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F6F-5 Hellcat Crash Site, Yap Island
On 6 September 1944 the USS Enterprise lost three VF-20 F6F-5 Hellcats over Colonia, Yap within a short period of time. During our October 2005 search trip we located the crash site of a F6F-5 Hellcat in the jungle on Yap Island. The plane was one of the three that had been shot down on 6 September 1944 and it was the plane flown by Ensign Joseph Cox. Ensign Cox's Hellcat was hit by AA fire and collided with another Hellcat flown by Ensign Howard Holding. Both Hellcats spiraled into the jungle west of Colonia, Yap (then called Yap Town by the Americans). Based on the location of the Ensign Cox crash site we knew that the crash sites for Ensign Holding and Lt. Brown had to be close to the Cox crash site. With the help of the Tim Schubert family (An American who lived on Yap in the 1980's and married a Yapese wife) we were able to locate the assumed crash site of Lt. Brown (see below) on a hill west of Colonia in September 2006. On the same trip we located what we believe to be the Ensign Holding crash site in the Yap harbor. Although Ensign Cox's body was recovered after the war and returned to the US for burial, both Ensign Holding and Lt. Brown are listed as missing in action.
When we reviewed the Cox Hellcat crash site in 2005 we were surprised to find most of the plane intact in the jungle with only the tail missing. The plane was still navy blue and the AA holes were clearly visible along the bottom on the wings. The Hellcat crash site we found in 2006 was completely the opposite. The plane went into a hill hard and was broken into a lot of small pieces over a few hundred yards. We found pieces throughout the hillside to identify the plane as a Hellcat including engine casting, wing pieces, fuselage pieces, and two of the 50 cal machine guns from the plane. One of the gun barrels showed the hard impact of the crash and was bent. We visited the crash site on two occasions to document the wreckage, map out the hillside, take pictures, and plot GPS coordinates. The pictures below are a sampling of the crash site. Please feel free to send comments and questions to Pat Ranfranz: email@example.com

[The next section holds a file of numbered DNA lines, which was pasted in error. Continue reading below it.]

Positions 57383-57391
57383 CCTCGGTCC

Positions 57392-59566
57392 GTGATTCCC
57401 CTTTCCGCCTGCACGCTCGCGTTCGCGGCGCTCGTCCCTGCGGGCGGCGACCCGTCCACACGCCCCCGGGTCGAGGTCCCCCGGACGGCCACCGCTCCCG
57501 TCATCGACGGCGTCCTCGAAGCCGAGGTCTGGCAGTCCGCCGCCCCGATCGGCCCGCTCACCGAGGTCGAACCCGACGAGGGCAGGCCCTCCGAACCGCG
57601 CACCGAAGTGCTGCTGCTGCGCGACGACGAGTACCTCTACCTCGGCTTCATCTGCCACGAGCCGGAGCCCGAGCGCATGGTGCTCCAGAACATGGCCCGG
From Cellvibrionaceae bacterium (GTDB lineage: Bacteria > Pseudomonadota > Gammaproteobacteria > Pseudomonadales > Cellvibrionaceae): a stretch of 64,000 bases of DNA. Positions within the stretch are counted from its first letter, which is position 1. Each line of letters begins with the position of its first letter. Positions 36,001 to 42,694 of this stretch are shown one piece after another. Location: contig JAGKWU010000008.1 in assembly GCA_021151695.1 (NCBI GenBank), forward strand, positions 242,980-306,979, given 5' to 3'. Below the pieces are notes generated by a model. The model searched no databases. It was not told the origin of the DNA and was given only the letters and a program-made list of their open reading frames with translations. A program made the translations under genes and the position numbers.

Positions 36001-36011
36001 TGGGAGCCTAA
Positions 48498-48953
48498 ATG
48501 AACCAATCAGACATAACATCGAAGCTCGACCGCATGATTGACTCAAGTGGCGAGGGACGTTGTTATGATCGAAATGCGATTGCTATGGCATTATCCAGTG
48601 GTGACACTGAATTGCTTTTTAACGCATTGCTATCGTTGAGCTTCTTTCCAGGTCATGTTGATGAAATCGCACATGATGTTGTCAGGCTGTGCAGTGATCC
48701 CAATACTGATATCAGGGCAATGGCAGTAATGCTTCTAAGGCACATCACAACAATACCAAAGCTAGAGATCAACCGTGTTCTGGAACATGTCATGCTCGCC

USS Enterprise Air Group 20 Aircraft Action Report for 6 September 1944
Two 4-plabe divisions, one 3-plane division and two 2-plane sections attacked Yap Town from the SW to NE out of the sun. As the first division, Comdr. BAKUTIS leading made its dive Lt.(jg) Harry D. BROWN, flying No. 4 position, must have been hit by heavy AA fire. His plane was seen a moment later by Commander SMITH flying at high speed in a flat dive and smoking badly. Comdr. SMITH'S wingman next saw the plane crash just west of Yap Town and the flaming wreckage scatter. Since BROWN was not seen by other members of his division after the start of the dive (8000') it is probable that his plane was hit by heavy AA fire. The 3-plane division consisting of Lt-Comdr. LAWLER, Ensign COX and Ensign HOLDING had just started its dive when Lt-Comdr. LAWLER saw COX cross over from the right to the left. COX and HOLDING'S planes were next seen in tight spirals. Once plane crashed west of Yap Town in flames while the other was not actually seen to crash. No parachutes were observed. It has not been determined whether COX and HOLDING collided or whether a burst of AA fore hit both planes simultaneously. The other planes searched for possible survivors of the three plane crashes without success and returned to base. Heavy and medium AA fire were meager but very accurate. It is possible that the Japs were using medium AA without tracers since very few tracers were seen although there is a fair concentration of automatic AA installations at this location. (just south of the inlet at Yap Town).
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